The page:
Table of contents(11 chapters)
To be effective, unions have to adopt structures that fit the demands of their environments. When key elements of these environments change, there is pressure for union structures to do likewise. Yet, while the U.S. airline industry has seen fundamental changes over the past three decades, the basic contours of union representation, including single-carrier bargaining and craft organization, have remained largely intact. Adjustments to the structure of airline labor have been more subtle and include intensified efforts to organize the unorganized; better coordination among the sub-units of some national unions; and improved cooperation across union and national boundaries.
This chapter focuses on the following conceptualization of union wage determination: that wage provisions in union contracts manifest significant longitudinal stability, or ‘wage rules’ that hold across bargaining rounds despite differences in industry and company profits and prospects. The contracts between the major U.S. automobile assemblers and the UAW union over the period 1970–1999 are examined and found to provide support for this hypothesis. Particularly notable is the apparent return to a variant of the previous wage rules in the ‘post-concession’ era since the mid-1980s. Possible explanations for the emergence and persistence of such rules and implications for union wage determination, the overall wage structure, and the analysis of other economic aspects of human behavior are also discussed.
This study evaluates the implementation of a crew chief program. Data from surveys administered both before and after trials in six cities were analyzed. Using an exchange theory model and qualitative literature on workplace teams, hypotheses were generated concerning the pre-existing workplace climate, crew chief role and relations, and differences between those who became crew chiefs and regular mail processors. Greater acceptance was predicted by stronger management support of the program, crew chiefs not behaving as junior supervisors, and viewing the position as desirable and as a promotion. However, the hypothesis relating the pre-existing climate to program acceptance was not supported.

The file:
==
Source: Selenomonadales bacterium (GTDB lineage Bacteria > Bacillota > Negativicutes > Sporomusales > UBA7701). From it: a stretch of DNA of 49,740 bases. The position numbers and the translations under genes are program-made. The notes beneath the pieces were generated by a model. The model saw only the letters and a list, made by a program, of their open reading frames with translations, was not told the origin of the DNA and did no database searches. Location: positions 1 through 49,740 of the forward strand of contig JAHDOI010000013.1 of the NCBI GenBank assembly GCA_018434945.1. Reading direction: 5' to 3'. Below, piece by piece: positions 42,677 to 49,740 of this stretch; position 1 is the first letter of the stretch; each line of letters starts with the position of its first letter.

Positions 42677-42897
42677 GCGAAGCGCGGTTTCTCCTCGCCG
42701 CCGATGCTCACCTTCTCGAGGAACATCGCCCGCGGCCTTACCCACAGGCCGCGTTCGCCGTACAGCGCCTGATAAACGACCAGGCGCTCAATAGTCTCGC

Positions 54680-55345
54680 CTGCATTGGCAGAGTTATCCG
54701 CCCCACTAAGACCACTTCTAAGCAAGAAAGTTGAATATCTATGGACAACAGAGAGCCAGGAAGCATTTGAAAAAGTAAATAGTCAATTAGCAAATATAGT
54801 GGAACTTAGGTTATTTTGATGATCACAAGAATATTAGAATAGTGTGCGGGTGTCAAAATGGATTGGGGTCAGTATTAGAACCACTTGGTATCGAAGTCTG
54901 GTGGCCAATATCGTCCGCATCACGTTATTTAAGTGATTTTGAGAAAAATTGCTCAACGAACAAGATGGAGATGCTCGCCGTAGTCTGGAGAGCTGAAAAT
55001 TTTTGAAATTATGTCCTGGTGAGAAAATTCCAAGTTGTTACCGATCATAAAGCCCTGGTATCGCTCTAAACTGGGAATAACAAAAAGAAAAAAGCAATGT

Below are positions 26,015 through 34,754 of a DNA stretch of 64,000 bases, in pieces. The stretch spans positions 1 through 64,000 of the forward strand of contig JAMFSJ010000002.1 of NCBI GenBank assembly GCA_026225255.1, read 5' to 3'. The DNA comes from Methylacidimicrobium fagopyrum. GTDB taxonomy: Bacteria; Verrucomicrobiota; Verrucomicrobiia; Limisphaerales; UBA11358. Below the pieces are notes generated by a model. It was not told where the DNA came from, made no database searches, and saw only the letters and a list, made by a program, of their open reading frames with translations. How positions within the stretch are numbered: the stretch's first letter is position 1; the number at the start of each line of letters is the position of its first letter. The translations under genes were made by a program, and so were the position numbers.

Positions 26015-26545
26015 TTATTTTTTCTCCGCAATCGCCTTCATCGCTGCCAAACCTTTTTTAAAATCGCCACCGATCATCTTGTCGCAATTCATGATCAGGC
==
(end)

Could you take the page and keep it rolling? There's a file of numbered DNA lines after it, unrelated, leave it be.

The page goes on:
Event study methods are used to estimate the effects of union certification applications on the returns to shareholders in Canada. Two methods of inference are employed: a classical method, and a resampling method which makes no assumptions about the distributions of share returns. Certifications granted without a representation vote have virtually no effect on returns, whereas certifications granted after a vote have a negative impact. Dismissed applications that required a representation vote also have a negative effect. These results suggest that the certification process itself is important; providing another explanation for the difference in the experiences of the Canadian and U.S. labour movements.
Over 1,100 Human Resource executives responded to a survey concerning their perceptions of the HR issues their companies are facing; the role of HR in their organization; the skills HR employees should possess; and the substantive HR knowledge that graduates of HR programs should be able to demonstrate. Results suggest the most important issue facing HR executives today is managing change. Executives felt it was extremely important for HR professionals to be able to create a recruitment program in today's labor market. The results of this research provide several implications for the design and the delivery of HR educational programs.